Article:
A spate of swan deaths across Britain are being investigated amid concerns they could be connected to a highly contagious strain of avian flu.
A number of dying swans were found spinning in circles and bleeding from the nostrils in Cumbria and a further 25 dying birds were found in Worcestershire, as reported by The Guardian.
The Department of Environment, Food and Rural Affairs (Defra) has asked people to report sightings of dead swans after confirming a number of cases of cases of the virus in wild birds.
Britain's Chief Veterinary Officer Christine Middlemiss told the Telegraph: "After a number of confirmed cases of avian influenza in England we have taken swift action to limit the spread of the disease."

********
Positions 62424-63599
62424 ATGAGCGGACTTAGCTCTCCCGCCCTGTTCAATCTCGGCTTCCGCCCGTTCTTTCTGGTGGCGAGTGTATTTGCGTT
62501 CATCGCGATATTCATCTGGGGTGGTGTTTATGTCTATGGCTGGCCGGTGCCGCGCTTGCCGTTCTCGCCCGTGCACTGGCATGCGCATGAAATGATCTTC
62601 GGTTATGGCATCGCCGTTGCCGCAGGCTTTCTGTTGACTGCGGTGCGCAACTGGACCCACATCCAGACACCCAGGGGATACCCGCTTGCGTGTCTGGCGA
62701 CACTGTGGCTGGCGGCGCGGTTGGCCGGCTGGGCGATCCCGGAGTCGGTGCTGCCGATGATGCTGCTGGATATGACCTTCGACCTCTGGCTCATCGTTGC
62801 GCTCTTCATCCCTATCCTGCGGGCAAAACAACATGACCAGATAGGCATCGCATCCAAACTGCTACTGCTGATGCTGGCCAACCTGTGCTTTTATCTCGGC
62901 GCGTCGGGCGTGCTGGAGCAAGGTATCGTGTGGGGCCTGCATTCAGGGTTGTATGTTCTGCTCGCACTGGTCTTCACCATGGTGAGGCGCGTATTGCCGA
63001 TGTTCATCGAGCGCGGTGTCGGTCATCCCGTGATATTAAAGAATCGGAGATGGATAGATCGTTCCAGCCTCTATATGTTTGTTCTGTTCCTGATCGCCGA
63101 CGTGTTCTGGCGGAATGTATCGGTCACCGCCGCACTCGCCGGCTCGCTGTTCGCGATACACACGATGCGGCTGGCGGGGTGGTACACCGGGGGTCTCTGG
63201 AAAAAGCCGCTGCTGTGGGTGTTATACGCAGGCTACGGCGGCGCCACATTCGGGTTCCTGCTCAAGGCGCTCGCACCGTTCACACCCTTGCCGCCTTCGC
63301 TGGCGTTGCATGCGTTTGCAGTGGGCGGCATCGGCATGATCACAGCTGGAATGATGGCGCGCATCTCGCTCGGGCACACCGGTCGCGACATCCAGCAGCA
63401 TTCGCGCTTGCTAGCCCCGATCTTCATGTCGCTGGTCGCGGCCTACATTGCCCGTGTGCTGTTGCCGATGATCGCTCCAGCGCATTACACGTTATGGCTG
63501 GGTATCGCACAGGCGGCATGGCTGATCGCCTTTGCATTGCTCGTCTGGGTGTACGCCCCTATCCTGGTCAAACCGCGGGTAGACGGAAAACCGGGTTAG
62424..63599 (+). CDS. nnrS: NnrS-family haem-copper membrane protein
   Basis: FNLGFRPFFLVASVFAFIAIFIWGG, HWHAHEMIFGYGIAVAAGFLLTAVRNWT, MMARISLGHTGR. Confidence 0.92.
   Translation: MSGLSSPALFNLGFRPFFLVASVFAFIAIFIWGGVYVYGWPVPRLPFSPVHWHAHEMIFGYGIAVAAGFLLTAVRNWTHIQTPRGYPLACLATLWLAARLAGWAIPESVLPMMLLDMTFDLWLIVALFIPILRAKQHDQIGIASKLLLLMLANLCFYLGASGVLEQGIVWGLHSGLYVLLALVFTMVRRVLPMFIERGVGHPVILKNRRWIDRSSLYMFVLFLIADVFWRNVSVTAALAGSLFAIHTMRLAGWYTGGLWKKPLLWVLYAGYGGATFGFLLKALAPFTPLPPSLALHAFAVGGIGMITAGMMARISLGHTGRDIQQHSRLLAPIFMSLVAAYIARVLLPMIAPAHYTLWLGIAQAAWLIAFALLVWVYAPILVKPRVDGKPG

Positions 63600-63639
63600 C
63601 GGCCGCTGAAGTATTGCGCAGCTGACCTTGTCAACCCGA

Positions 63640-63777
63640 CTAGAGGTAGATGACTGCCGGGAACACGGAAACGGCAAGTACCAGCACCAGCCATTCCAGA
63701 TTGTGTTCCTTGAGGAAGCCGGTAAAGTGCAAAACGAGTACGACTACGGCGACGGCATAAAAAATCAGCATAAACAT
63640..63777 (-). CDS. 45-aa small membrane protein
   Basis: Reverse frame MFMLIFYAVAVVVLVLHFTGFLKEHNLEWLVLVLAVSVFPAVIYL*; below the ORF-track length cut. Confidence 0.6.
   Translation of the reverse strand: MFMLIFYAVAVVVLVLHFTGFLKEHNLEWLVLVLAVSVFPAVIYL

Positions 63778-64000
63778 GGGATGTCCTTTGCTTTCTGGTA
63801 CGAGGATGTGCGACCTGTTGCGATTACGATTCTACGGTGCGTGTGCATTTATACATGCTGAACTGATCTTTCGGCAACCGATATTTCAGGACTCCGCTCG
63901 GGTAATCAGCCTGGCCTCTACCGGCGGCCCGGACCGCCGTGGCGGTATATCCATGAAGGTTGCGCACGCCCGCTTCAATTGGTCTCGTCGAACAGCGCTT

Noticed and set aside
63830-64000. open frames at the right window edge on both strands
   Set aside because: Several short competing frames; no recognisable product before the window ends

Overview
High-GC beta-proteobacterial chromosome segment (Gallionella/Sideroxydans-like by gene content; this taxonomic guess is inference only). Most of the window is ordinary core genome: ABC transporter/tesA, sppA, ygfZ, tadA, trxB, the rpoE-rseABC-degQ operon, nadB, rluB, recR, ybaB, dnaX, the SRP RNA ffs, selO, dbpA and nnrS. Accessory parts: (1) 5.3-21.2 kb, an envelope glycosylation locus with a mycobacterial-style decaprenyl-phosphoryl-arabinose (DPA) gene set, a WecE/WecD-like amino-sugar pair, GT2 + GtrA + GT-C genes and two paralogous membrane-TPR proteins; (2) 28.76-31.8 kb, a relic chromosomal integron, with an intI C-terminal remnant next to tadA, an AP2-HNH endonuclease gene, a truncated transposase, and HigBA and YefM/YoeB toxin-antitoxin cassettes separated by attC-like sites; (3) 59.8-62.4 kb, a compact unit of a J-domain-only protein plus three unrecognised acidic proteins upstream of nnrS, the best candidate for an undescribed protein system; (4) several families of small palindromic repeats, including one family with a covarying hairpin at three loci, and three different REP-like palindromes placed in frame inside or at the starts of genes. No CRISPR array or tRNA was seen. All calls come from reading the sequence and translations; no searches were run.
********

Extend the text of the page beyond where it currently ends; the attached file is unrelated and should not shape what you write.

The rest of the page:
The latest strain of bird flu, H5N8, is the same one that was responsible for the decimation of bird flocks in 2016-2017.
Some bird keepers across England, Wales and Scotland have been placed under strict biosecurity measures after the discovery of H5N8 cases at two poultry farms in Herefordshire and Cheshire.
Public Health England has said the risk to public health and food safety from the virus is low, with properly cooked poultry and poultry products including eggs posing no danger.
Bird flu, also known as avian influenza, is the name for a number of different virus strains that infect birds.
The vast majority of strains of the virus do not infect humans. To date there have been no recorded cases of a human infected with bird flu in the UK.
In rare cases humans can catch the virus when coming into contact with live infected birds, with those working with poultry particularly at risk.
The symptoms if you do catch it include a very high temperature, sickness, stomach pain, aching muscles and a cough.